(When Eli knows he has to ask Priscilla to marry him in order to fulfill his dream of going west. He sneaks into the classroom where she is teaching and . . .)

A burst of laughter near the back of the narrow schoolroom finally commanded her return to earth and to her classroom.
“Now, children. You are disobeying our rule for silence.” Her gaze lingered on the board for a second longer before she tore herself away and pivoted to face the class.
The younger children perched in their desks near the front of the room, and the older children sat in the back near the entrance—mostly the girls who weren’t privileged enough to attend Female Academy in Troy where she’d done a significant amount of her schooling.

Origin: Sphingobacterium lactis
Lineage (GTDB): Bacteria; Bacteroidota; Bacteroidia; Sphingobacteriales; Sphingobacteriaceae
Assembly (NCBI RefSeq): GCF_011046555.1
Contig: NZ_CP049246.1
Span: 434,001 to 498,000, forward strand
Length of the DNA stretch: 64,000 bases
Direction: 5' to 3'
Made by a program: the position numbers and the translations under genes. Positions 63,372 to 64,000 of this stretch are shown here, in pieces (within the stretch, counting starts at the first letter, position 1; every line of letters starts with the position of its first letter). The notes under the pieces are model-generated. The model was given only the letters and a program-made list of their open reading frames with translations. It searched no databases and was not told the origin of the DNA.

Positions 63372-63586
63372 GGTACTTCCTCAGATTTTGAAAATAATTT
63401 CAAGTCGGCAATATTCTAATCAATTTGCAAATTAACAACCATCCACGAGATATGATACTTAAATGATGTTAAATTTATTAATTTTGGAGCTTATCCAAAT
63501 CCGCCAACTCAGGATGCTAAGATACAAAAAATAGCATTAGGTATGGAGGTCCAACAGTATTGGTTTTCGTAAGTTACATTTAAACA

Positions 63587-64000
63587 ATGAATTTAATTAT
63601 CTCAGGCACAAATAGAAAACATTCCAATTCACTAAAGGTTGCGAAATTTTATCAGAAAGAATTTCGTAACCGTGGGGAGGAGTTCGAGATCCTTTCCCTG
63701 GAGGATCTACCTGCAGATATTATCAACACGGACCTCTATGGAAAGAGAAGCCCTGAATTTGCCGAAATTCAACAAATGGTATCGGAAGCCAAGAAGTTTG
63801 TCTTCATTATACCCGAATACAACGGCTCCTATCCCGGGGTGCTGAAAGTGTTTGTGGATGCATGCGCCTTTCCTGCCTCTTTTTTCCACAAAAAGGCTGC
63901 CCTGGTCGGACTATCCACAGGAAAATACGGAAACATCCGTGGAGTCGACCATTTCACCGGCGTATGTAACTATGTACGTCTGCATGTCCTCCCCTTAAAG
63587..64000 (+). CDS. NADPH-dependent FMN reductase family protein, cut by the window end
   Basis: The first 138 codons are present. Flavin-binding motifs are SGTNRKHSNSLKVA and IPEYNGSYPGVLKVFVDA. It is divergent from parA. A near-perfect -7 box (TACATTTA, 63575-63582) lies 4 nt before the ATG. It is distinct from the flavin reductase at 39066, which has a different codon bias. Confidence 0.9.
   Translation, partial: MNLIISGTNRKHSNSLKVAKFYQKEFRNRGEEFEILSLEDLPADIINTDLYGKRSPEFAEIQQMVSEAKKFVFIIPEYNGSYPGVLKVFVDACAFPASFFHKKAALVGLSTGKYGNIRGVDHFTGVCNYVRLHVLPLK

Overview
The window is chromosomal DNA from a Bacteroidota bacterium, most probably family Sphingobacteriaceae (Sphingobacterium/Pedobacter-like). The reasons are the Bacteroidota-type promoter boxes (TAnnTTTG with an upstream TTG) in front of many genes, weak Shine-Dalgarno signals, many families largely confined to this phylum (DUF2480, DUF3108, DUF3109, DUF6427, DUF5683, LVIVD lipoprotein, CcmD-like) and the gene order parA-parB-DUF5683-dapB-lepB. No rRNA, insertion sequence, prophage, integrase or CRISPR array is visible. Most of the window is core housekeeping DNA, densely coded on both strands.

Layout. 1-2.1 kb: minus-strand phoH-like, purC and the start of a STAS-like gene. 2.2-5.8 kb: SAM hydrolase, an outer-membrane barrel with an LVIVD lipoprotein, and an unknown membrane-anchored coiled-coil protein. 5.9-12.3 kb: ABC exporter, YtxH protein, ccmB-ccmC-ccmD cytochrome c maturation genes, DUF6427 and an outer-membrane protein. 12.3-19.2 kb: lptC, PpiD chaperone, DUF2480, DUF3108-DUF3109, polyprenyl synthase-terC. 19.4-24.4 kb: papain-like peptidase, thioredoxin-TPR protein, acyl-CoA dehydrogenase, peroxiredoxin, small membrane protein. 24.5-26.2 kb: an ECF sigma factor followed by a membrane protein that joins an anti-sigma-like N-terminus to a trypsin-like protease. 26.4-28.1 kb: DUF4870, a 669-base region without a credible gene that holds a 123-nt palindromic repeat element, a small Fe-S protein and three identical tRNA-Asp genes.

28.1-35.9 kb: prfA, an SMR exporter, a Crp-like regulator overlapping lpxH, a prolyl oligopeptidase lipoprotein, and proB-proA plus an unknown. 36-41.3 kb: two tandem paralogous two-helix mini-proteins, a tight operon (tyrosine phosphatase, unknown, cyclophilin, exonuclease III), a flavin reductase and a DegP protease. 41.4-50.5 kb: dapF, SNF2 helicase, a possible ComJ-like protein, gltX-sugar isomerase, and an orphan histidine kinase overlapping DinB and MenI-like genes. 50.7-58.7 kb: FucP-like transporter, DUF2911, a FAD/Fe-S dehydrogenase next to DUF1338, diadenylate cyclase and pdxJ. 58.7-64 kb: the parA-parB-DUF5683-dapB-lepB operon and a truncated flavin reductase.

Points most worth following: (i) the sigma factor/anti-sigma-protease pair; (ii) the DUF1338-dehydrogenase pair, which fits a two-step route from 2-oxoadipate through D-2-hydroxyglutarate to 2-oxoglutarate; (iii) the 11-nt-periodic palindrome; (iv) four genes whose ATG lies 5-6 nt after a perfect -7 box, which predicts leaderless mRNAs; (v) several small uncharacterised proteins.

The students’ wide smiles greeted her, and the sunshine pouring in the large windows lit their faces. She had only to follow their glances to the back row to see the source of their laughter.
Her fingers flew to the cameo at her neck.
With his long legs tucked awkwardly under a desk and his hand raised, Dr. Ernest watched her with a solemn expression that didn’t match the merriment in his eyes.
“Miss White.” He lowered his hand. “I have a question.”
She stared at him speechless, a strange mixture of excitement and apprehension stirring in her stomach.
“Some scientists say that Ceres isn’t really a planet.” He hunched his back to fit onto the small bench, and his knees pushed against the flimsy desk top. “After all, it’s located in the asteroid belt.”
What was he doing back in Angelica? And how had he managed to sneak into the school without her hearing him?